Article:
Quoteables: Gambling | Marie Antoinette's Gossip Guide to the 18th Century: Quoteables: Gambling

March 31, 2010

Quoteables: Gambling

Photo by Jeff Hirsch/NYSD.com. A collection 18th century gambling purses each with its personal embroidered coat of arms. Kraemer Collection, Paris.

"The Comte d'Artois and the queen played so high that they were obliged to admit to their society every damaged reputation in Europe to be able to make up a game."

Boigne, Louise-Eléonore-Charlotte-Adélaide d'Osmond, and Sylvia de Morsier-Kotthaus. 1956. Memoirs of the Comtesse de Boigne, Vol. 1, 1781-1815 London: Museum Press.


  1. When did she said/write this? :O

  2. @Anabel: oh you know, in her very flavorful Memoirs! *rolls eyes at Comtesse de Boigne*

  3. I thought I would add some interesting and funny excerpts from Marie A.- The Journey, by Antonia Fraser, on the gambling and spending habits of the French court for everyone’s enjoyment!
    “There is a vignette of the Queen’s life, and that of the King, in an account of a gambling session on the eve of the Queen’s twenty-first birthday in 1776. Marie Antoinette cajoled Louis XVI into importing players from Paris who would act as bankers. Play started on the night of 30 October and continued to the morning of the 31st and went on again until 3 a.m. on the morning of the Feast of All Saints. When the King taxed his wife with this, she replied naughtily: “You said we could play, but you never specified for how long.” the King merely laughed and said quite cheerfully: “You’re all worthless, the lot of you!”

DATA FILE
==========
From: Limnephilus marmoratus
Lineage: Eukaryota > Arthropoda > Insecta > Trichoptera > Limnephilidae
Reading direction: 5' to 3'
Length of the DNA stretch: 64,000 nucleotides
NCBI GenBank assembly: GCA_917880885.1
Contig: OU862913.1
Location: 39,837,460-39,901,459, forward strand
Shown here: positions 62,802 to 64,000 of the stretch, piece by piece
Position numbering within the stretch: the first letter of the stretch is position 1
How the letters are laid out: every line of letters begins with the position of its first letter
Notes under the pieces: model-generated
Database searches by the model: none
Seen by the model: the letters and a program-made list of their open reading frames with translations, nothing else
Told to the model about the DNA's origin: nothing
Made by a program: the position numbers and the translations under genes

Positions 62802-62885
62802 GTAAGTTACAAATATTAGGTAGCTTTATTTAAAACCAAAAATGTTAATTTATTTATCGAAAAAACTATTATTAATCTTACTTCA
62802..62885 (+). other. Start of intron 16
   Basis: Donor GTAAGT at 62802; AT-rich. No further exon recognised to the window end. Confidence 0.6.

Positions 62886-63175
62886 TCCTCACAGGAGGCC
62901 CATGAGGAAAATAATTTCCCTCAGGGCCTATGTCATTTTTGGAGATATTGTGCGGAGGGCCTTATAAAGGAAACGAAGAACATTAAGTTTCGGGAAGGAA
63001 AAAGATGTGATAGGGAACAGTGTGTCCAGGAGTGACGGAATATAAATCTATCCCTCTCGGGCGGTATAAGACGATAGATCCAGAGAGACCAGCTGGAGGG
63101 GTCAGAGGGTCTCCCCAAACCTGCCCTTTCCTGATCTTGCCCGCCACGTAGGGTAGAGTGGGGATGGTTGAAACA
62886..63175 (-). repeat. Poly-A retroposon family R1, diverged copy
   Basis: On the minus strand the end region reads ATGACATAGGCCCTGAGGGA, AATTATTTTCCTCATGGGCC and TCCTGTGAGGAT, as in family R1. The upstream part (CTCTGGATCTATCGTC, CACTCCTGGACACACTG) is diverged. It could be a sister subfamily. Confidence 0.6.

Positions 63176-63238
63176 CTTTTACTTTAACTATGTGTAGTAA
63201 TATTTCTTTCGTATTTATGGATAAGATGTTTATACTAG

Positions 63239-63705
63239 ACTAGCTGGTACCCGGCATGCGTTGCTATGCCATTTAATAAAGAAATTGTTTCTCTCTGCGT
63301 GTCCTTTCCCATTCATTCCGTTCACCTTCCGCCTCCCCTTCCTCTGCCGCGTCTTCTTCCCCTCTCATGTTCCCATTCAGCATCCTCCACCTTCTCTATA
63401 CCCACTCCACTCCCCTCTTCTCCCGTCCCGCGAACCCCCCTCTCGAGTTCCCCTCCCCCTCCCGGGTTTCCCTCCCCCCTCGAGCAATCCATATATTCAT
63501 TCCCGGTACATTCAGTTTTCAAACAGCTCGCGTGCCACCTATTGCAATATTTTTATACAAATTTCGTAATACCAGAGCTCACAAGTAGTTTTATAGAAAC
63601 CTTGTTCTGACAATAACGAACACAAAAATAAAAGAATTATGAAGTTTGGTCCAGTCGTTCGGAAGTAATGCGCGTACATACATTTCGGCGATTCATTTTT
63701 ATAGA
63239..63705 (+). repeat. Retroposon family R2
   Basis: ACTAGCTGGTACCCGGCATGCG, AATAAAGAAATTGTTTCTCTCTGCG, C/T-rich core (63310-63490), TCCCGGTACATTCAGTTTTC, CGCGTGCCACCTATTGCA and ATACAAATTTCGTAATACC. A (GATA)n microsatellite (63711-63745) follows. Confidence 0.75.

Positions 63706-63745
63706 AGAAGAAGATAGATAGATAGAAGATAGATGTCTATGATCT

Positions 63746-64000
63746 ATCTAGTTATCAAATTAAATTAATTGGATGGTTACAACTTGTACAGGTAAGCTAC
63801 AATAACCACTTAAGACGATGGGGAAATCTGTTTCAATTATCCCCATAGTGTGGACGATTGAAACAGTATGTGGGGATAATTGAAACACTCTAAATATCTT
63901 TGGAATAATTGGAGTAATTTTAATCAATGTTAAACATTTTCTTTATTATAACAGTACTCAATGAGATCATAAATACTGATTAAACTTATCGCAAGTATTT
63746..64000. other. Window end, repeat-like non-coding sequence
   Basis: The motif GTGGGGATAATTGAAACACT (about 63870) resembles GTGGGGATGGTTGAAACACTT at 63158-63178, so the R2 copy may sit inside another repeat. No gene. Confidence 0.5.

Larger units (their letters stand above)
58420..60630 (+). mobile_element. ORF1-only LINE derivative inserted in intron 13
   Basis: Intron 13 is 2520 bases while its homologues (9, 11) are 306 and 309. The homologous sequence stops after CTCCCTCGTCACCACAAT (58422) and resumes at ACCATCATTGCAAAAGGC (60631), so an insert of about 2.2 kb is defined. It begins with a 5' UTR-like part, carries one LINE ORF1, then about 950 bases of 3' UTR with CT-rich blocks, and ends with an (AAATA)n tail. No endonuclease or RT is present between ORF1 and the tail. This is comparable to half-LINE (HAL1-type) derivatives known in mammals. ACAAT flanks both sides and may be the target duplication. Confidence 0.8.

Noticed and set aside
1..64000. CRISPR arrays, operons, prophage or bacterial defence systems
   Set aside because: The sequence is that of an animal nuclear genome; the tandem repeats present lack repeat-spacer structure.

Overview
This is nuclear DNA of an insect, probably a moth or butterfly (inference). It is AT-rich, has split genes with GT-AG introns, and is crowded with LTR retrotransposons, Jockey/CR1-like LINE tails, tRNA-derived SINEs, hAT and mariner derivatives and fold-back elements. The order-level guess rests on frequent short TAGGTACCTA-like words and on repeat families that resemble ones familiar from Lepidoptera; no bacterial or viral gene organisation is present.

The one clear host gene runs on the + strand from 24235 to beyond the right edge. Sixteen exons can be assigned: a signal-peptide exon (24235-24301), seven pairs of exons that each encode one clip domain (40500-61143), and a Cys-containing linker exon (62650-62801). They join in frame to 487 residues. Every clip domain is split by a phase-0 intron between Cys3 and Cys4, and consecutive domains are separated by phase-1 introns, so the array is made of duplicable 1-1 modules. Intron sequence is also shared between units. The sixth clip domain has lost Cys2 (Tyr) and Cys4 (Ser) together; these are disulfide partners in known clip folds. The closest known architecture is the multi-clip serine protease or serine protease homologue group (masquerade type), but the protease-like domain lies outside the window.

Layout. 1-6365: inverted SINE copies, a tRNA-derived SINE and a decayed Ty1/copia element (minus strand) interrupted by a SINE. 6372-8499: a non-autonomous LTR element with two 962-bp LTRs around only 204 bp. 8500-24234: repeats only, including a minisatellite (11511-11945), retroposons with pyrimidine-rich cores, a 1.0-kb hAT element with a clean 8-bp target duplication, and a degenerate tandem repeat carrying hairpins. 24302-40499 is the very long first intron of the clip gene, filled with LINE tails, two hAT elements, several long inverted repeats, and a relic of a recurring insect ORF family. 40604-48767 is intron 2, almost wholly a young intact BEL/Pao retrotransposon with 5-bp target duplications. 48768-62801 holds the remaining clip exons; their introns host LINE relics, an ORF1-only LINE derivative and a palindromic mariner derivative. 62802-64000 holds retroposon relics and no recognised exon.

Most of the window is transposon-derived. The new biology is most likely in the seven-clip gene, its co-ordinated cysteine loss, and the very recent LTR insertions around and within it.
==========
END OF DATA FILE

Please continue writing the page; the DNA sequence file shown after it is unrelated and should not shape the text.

“”It should be pointed out that the entire royal family was prodigiously extravagant, seeing little connection between what they spent and what they had to spend. This included the pious royal aunts, capable of using up 3 million livres in a six-week period. Then there was the Comte d`Artois, a noted spendthrift who regularly had his debts paid by his elder brother; the soon reached a total of 21 million livres. As for the Comte de Provence, he would have debts of 10 million livres paid by the King in the early 1780s.”